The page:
It is possible to interpret this confrontation of script and stars. Just as now and then a star emerges from the host—as a moving planet, as a comet—so also does a cipher, whose ideogram becomes intelligible to us, rise up now and then from the heap of incomprehensibility. One could draw the conclusion that the limits of vision correspond to the limits of understanding.
Everything we hear is an echo. Anyone can see that echoes move forward and backward in time, in rings. But not everyone realizes that as a result silence becomes harder and harder for us to grasp—though in itself it is unchanged—because of the echoes pouring through us out of the past. . . .
—W. S. Merwin[ii]
Timothy C. Ely is left-handed. In 1970, Ely was given an Osmiroid fountain pen.[iii] To his dismay, when he wrote with the pen, his hand dragged through the wet ink and smeared everything. Such is the tyranny of a dextrally oriented writing system. Searching for a solution, he decided to write backwards like Leonardo da Vinci (Italian, 1452–1519). To his amusement, his writing looked Chinese. Sadly, Ely was not literate in this new language, so, while his backward writing was beautiful, it was utterly useless for recording and retrieving his ideas. Or so he thought at the time. Those first journal entries with the fountain pen were actually the beginning of his exploration of the cryptoaesthetics of written forms—a study of the beauty of written forms one cannot understand, such as hieroglyphics, ciphers, cryptographs, codes, and secret writings. Ely’s exploration has endured now for more than three decades, and has developed into a system of writing, which he calls Cribriform.[iv]
Ely’s current Cribriform is the product of his remarkable journey through the worlds of writing and geometry—or as Ely calls it “my scripticular trajectory.” Idiosyncratic writing systems and the production of written forms that simply invoke the sensation of writing are certainly not new. However, because such practice is generally private and esoteric, to uninvolved observers its history remains obscure. Ely’s studies of this subject are vast: from the calligraphic histories of a variety of writing traditions and concepts central to abstract expressionism, surrealism, and the Northwest School; to esoteric scripts and codes such as those generated by visionaries and alchemists of the Medieval Period, kabalistic and mystical scholars of the Renaissance, and writers of UFO codes in 1950s science fiction novels; to those fellow generators of wholly synthetic written languages such as those produced by Adolf Wölfli (Swiss, 1864–1930), Mark Tobey (American, 1890–1976), Max Ernst (German, 1891–1976), and the unknown producer of the Voynich Manuscript. Ely’s studies allow him an incredible capacity for channeling elements from extremely diverse fields of study. His Cribriform is a map of his mind, a chamber filled as much with echoes from the past and future, as of the spice of alien life.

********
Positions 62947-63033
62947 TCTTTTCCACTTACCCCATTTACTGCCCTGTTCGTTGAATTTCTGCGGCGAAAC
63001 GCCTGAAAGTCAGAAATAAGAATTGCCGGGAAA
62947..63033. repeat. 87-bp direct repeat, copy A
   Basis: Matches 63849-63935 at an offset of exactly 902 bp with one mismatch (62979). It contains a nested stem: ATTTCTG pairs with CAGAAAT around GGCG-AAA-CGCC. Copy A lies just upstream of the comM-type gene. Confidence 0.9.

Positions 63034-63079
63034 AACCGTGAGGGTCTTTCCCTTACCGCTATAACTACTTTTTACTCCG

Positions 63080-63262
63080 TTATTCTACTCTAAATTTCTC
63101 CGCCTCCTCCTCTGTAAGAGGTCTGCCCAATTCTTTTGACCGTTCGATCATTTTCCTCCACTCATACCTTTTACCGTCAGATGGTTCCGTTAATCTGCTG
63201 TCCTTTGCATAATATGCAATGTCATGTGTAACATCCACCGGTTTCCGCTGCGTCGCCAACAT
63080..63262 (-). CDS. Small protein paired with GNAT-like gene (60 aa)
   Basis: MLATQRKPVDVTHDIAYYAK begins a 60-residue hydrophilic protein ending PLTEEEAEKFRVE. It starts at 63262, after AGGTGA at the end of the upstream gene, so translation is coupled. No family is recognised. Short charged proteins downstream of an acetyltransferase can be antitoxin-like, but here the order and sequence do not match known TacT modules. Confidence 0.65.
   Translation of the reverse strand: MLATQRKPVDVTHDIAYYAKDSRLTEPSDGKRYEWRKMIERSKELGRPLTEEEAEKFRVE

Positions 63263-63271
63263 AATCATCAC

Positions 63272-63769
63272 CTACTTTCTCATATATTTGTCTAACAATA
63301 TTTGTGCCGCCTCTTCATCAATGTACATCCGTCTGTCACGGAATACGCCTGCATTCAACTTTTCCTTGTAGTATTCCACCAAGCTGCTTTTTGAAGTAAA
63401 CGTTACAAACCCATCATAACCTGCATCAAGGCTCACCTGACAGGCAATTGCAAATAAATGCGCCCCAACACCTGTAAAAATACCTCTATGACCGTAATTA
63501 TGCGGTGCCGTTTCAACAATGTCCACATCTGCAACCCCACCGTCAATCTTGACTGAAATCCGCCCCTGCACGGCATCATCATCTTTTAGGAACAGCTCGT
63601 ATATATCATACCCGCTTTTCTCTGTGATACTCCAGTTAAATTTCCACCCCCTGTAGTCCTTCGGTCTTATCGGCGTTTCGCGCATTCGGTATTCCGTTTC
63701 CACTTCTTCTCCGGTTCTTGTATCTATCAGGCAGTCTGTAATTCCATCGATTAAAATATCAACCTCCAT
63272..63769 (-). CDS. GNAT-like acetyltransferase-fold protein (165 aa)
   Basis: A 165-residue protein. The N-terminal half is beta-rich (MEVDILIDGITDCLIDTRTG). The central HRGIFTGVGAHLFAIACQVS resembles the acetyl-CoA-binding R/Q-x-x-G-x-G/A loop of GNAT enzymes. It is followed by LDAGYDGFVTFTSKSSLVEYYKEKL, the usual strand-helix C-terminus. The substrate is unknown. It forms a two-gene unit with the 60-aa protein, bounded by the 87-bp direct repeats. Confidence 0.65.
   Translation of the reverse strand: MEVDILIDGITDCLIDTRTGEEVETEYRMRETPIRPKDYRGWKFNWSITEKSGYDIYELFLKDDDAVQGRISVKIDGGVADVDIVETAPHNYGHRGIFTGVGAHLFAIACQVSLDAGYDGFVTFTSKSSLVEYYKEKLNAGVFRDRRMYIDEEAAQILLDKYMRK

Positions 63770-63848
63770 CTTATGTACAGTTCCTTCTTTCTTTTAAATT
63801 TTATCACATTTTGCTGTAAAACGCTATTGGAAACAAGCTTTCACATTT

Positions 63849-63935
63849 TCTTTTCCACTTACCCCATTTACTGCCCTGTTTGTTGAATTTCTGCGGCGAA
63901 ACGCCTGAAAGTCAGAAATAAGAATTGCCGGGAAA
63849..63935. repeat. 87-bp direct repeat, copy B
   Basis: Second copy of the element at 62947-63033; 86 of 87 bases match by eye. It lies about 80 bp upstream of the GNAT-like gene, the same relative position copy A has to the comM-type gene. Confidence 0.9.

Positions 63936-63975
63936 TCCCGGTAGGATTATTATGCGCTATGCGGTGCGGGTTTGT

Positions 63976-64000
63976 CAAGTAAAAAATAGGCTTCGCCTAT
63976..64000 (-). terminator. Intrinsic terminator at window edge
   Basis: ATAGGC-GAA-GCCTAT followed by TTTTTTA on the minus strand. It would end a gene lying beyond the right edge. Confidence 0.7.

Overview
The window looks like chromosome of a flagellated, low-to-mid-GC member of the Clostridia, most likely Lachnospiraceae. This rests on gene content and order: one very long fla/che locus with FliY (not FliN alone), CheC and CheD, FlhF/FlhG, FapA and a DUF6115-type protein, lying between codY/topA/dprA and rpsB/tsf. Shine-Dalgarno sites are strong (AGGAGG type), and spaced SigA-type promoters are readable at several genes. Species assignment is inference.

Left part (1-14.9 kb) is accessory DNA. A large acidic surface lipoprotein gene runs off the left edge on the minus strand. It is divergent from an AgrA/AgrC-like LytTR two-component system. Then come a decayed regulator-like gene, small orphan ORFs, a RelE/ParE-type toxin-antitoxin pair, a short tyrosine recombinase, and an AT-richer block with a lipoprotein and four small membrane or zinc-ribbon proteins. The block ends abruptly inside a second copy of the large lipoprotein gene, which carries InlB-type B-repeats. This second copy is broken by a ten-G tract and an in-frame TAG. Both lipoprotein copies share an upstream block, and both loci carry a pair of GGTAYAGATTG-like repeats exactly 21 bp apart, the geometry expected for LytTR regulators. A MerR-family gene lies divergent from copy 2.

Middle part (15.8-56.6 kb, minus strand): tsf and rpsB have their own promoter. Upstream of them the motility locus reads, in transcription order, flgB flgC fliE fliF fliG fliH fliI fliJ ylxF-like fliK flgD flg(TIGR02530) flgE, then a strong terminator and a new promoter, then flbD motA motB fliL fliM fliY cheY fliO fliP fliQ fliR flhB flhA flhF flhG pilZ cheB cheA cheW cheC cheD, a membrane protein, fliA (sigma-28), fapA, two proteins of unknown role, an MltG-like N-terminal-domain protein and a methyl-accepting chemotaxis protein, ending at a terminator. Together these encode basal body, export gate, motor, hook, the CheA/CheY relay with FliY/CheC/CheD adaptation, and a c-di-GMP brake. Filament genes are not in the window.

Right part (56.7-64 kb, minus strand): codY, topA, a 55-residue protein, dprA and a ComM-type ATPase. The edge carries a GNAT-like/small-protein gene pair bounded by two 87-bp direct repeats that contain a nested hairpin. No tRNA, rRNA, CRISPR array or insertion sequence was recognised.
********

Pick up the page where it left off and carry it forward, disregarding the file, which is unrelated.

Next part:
Before turning specifically to his script, it is important to understand the inextricable links between his books, maps, script, and sacred geometry. For years following the sinister episode with the fountain pen, Ely’s backward writing remained a private affair, appearing solely as marginalia in his sketchbooks. Then, in the last year of graduate school, he discovered the map collection in the basement of the Suzzallo Library at the University of Washington (Seattle, WA). This collection is one of the premier cartographic collections in the Northwest, and there Ely saw maps that profoundly changed his cosmic-view. He kept going back to look at maps, finding maps of the world produced in other countries with dramatically skewed orientations of the continents, maps of the ocean floor, maps of air currents, roads, topologies, population densities, maps of the stars and of the solar system. One afternoon he happened upon a flat map of Mars. Ely says that while looking at that map, he was struck by two ideas that remain pivotal in his work to this day. First, maps and ciphers are ways of locating ideas in space. And second, he really likes the look of things he cannot understand.
Not long after Ely’s reverie over the map of Mars, he was introduced to sacred geometry. This time, Ely was in a grocery store, where he picked up a copy of John Michell’s The New View Over Atlantis. This small paperback is one of the seminal books on megalithic geometry, especially its use of ley lines—the mysterious straight lines that link sacred spaces in prehistoric Britain.[v] It was through this book that Ely got his first glimpse of the historical stacking of one esoteric system over another. Ely states:
The book completely re-informed my understanding of maps—we are, as a species, engaged in the geometric inscription and re-inscription of the earth. I began to feel that philosophical or sacred geometry was the platform on which everything is built, not just major earthworks, but our religious systems, the sciences, and writing systems as well. Everything just clicked. The exploration of sacred geometry became the nexus for my books, my maps, my script. You could argue that all of my work since has revolved around this nexus.
Pursuing this idea, Ely proceeded to make books of his own—books containing maps of non-existent lands, of oneiric realms, and phantasmagoric spaces. The first book he made following his introduction to sacred geometry was called Megalith (see checklist no. 1). It was Ely’s first interpretive atlas—a primary object that contained all of the elements that Ely would include in his books over the next decades. Not only did Megalith include maps of sacred geometry, but it was also the first book where he employed his proto-Cribriform as a major component of the image. Part of cartographic experience includes sidebars that provide a variety of keys and interpretive information for each given map. It was in these sidebar spaces where Ely began to employ his unusual scripts and ciphers. Fantastic spaces require fantastic interpretation, and Ely used his scripts as means for invoking the sensation, or qualia, of such interpretation.